In an increasingly fast-paced, high pressure society, anxiety ranks as one of the top issues in mental health. Unsurprisingly, anxious adults tend to raise anxious kids. Children with parents who suffer from anxiety are 2 to 7 times more likely to develop an anxiety disorder themselves. And it's no wonder. When a child sees how a parent reacts to various situations, they are likely to emulate that same reaction. This can lead to difficulties in school, social situations, and inability to handle new or difficult experiences. As parent and child work hand-in-hand, they can both overcome the obstacles and pressures that anxiety can have on them.
Here are some ways you can guide families to a more stress-free and relaxed lifestyle.
Awareness - Anxiety is normal. It is part of our human response to situations. Anxiety becomes crippling when it restricts our ability to interact with everyday occurrences. For example, if a child refuses to go to a park because they are afraid they will be bitten by a dog, their anxiety is overshadowing their livelihood. Teach parents and children to recognize these situations. Talk them through it. "What if there are no dogs at the park?" or "If there is a dog, just stay a safe distance away and it will not bother you." Understanding the origin of the anxiety and dispelling irrational concerns can help both parent and children overcome their hesitations.
Leading by Example - An anxious parent may inadvertently pass on traits that spur anxiety and distress in their child. If their child feels the need to call home multiple times a day during a school day, the parents may feel reassured or encourage their child to continue to do so, as long as it comforts them. The best thing these parents can do for their child is to break away, freeing their child of the constant distress their anxiety may have on them. Talk to the parents about what anxieties they have and how they may have communicated those fears to their child. Help both parent and child see how they can overcome those fears through communication and reassurance. The power of an anxious parent working through a stressful situation will be reflected in the child's behavior as well.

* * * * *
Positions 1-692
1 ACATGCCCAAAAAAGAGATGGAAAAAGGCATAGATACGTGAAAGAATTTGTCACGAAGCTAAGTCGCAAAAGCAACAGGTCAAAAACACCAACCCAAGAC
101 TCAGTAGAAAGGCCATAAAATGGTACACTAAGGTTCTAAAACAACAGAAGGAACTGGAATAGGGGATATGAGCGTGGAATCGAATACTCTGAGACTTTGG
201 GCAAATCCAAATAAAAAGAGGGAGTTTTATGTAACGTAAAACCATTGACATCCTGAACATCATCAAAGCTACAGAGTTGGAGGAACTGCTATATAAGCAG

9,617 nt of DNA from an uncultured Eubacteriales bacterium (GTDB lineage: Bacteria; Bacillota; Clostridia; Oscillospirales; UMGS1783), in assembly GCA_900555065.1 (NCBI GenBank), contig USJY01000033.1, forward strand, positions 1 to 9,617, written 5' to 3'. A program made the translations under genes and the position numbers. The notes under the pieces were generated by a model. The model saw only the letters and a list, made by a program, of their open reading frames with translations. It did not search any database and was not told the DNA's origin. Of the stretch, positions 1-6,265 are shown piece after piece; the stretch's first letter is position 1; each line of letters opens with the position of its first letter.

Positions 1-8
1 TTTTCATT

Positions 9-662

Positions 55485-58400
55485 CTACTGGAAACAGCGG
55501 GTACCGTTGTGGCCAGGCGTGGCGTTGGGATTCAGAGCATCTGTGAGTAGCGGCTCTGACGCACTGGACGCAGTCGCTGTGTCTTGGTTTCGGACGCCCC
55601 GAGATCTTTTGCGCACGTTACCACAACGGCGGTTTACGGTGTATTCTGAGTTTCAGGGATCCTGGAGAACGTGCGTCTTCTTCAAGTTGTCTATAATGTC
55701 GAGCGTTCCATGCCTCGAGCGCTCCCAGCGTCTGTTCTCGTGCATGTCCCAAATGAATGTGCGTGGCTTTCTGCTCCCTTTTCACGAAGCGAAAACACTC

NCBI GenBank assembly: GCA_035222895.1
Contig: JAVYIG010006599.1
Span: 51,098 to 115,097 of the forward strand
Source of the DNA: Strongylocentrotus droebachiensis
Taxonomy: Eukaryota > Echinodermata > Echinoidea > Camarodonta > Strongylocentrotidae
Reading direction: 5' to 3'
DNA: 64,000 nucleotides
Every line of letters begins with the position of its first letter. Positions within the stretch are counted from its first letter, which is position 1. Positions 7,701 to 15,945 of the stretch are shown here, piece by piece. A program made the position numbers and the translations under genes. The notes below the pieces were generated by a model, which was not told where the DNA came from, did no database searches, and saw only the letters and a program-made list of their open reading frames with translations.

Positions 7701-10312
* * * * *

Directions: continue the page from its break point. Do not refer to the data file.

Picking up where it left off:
Coping Mechanisms - Families can work together and utilize these strategies to overcome distressing situations: acknowledge stressful times for your child, don't ignore them. Help them prepare and provide encouragement before anxiety inducing activities (such as getting ready for school or a field trip). Parents should remain calm when their child becomes distressed.
Remind those you work with that communication is key. Understand where the anxiety comes from, and you will be more successful at working out a solution. It is important to not belittle or ignore these fears, as they may become worse. Loving guidance and understanding will help families learn to overcome obstacles caused by anxiety.
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